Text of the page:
Neuroleadership

Neuroleadership is an emerging trend in the field of management. As we look at the importance of global leadership in our ever-changing business environment, we find a connection between our way of thinking and our leadership and decision-making style.
Instructions: Please reply in 250 words to the articles listed below. 
Hogan, T. (2010). Neuroscience provides tools to navigate the new business reality. People and Strategy, 33(4), 8-9. 
The four domains of NeuroLeadership; problem solving, emotion regulation, collaborating and facilitating change provide an interesting lens through which to examine the field of global leadership development. Leaders today face greater challenges than ever before as they work across multiple geographies, functions, product lines and national cultures. Neuorscience provides a useful framework for understanding how leaders gain insights while learning to work in new ways across traditional boundaries in a borderless world. Leaders, therefore, need to be able to see and process information in new ways, making connections between phenomena that have never been linked before in their minds. This is systems thinking, and it is the hallmark of resourceful and innovative leaders throughout history.
Rock, D. (2010). Impacting leadership with neuroscience. People and Strategy, 33(4), 6-7.
A 2008 study showed that ‘improving leadership’ was the second most urgent human capital imperative for most companies’ business strategies. Up until now, most of the leadership theories evolved out of behavioral observations, or through social psychology research. It appears that this approach has not delivered what it was supposed to do. Recent developments within neuroscience have given people the ability to shed some new light on how the brain functions in real time. This new brain research may provide the missing link between leadership behavior and leadership development. Since 2007, there has been an effort to gather relevant neuroscience findings into a new field called ‘NeuroLeadership.’ NeuroLeadership explores the neuroscience underpinning four key leadership skills, called the four domains of NeuroLeadership. Using neuroscience to explain leadership issues now is happening across major corporate, government and non-profit organizations, including NASA, the National Defense University, Citibank, Microsoft and other firms around the globe.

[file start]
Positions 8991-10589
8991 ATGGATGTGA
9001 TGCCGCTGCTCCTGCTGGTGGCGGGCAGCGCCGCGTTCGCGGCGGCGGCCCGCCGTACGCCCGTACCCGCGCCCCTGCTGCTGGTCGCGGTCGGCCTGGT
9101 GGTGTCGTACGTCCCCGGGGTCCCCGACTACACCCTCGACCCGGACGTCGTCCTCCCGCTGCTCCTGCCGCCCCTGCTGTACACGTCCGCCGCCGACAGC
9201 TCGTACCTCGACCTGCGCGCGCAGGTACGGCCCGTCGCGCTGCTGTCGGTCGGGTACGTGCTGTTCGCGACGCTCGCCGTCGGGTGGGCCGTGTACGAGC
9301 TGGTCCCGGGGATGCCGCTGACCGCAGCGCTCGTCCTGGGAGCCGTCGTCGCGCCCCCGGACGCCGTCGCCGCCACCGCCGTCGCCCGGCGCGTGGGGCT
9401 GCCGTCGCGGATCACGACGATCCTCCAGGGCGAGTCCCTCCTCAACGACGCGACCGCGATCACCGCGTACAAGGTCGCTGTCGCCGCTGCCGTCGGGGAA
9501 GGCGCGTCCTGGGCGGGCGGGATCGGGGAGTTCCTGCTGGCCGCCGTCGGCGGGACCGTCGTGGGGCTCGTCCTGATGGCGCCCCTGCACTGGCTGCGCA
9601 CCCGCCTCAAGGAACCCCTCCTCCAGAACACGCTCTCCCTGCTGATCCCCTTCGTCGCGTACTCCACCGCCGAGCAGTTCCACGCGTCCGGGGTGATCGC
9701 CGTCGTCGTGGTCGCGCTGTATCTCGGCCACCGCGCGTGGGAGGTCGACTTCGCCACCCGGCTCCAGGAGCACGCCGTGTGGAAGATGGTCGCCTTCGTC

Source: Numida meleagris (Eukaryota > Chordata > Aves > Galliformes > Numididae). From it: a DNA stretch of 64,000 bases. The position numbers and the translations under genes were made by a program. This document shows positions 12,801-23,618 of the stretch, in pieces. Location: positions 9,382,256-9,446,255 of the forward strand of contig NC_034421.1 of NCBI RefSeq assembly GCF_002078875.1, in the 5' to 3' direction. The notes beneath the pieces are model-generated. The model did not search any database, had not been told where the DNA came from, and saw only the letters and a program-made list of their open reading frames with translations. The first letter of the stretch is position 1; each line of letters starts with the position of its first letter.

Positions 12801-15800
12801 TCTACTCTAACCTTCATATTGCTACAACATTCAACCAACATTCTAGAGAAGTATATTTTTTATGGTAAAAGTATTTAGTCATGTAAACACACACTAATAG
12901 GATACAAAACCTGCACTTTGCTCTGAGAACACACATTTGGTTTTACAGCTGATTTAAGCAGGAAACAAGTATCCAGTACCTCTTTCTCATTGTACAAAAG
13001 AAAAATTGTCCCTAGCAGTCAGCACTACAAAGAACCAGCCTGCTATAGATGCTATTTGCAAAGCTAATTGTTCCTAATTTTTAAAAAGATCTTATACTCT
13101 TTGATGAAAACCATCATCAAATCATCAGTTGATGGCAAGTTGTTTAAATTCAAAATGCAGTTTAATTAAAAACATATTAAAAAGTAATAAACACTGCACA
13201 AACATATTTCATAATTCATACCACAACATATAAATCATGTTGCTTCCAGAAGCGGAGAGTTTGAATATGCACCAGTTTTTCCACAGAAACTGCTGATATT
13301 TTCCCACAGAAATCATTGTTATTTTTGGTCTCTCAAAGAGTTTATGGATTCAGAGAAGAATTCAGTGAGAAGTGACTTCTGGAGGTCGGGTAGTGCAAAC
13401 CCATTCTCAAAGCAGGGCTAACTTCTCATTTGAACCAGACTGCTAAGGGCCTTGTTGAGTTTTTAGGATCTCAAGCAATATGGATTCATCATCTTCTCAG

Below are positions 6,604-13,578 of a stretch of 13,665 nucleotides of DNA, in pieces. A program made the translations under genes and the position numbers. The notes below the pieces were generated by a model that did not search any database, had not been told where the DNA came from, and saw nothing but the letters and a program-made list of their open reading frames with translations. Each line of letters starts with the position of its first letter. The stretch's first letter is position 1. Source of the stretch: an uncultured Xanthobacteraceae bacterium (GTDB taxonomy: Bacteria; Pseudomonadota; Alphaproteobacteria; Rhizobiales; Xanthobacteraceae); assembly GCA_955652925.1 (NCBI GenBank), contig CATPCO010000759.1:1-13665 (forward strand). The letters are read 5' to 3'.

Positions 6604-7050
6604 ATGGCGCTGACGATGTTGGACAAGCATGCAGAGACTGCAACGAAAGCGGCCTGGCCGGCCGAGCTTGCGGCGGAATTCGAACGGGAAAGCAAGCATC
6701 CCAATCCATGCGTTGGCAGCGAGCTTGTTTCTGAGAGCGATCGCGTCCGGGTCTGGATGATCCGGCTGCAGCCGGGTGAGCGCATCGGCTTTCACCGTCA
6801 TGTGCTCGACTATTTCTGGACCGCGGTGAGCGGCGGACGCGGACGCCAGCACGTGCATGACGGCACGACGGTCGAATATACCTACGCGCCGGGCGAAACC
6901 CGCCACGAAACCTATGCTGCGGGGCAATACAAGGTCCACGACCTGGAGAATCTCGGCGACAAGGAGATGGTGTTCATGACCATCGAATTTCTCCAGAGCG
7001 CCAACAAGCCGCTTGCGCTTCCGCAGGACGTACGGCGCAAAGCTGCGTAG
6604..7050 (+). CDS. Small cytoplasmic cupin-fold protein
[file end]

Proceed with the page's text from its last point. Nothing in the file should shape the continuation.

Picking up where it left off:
Rock, D. (2011). NeuroLeadership. Leadership Excellence, 28(8), 11-12. 
People in leadership positions are often logical, analytical thinkers. But the human brain is a social organ. Its reactions are directly shaped by social interaction. Although work is often seen as economic transaction, in which people exchange labor for financial compensation, the brain experiences the workplace first and foremost as a social system. Indeed, the ability to intentionally address the social brain in the service of optimal performance will become a distinguishing leadership capability. Five social qualities enable leaders to minimize the threat response and enable the reward response: status, certainty, autonomy, relatedness, and fairness (SCARF). The SCARF model helps alert you to people’s core concerns and shows you how to calibrate your words and actions. The more practiced you are at reading yourself the more effective you will be.